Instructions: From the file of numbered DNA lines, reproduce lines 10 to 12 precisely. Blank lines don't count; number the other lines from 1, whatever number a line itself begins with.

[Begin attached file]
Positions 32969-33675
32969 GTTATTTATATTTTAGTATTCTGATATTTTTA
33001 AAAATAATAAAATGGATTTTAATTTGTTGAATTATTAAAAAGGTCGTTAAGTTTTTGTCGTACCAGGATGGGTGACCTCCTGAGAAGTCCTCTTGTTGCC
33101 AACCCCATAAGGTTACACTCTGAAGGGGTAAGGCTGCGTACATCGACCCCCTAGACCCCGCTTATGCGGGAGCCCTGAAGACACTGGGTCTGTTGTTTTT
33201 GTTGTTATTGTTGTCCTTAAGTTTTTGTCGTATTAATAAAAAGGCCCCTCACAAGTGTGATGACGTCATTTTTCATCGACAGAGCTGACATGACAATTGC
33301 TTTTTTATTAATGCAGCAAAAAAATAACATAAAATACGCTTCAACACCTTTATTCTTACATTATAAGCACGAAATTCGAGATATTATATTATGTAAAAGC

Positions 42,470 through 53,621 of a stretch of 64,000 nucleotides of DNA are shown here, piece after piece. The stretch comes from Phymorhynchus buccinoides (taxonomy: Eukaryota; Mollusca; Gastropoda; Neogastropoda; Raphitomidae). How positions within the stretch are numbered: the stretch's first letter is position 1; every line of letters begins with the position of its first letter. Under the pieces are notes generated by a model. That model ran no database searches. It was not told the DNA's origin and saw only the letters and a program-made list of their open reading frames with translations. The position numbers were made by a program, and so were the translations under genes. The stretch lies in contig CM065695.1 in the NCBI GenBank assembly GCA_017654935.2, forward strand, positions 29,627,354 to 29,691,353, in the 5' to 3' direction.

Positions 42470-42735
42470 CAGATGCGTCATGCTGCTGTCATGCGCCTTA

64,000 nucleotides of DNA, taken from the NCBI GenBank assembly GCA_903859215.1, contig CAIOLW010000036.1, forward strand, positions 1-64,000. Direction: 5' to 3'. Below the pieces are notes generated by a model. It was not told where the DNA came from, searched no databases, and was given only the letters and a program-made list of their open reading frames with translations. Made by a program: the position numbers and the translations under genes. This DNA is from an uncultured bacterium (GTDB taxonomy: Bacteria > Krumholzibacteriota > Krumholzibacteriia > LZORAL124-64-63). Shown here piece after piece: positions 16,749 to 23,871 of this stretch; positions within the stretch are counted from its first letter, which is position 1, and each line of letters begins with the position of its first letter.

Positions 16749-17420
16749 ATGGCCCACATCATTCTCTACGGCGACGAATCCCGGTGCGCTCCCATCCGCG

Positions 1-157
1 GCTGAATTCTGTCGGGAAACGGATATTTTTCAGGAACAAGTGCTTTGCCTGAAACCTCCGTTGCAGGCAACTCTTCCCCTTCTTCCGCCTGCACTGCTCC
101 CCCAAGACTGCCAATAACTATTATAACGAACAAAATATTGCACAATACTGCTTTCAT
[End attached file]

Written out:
64,000 nucleotides of DNA, taken from the NCBI GenBank assembly GCA_903859215.1, contig CAIOLW010000036.1, forward strand, positions 1-64,000. Direction: 5' to 3'. Below the pieces are notes generated by a model. It was not told where the DNA came from, searched no databases, and was given only the letters and a program-made list of their open reading frames with translations. Made by a program: the position numbers and the translations under genes. This DNA is from an uncultured bacterium (GTDB taxonomy: Bacteria > Krumholzibacteriota > Krumholzibacteriia > LZORAL124-64-63). Shown here piece after piece: positions 16,749 to 23,871 of this stretch; positions within the stretch are counted from its first letter, which is position 1, and each line of letters begins with the position of its first letter.

Positions 16749-17420
16749 ATGGCCCACATCATTCTCTACGGCGACGAATCCCGGTGCGCTCCCATCCGCG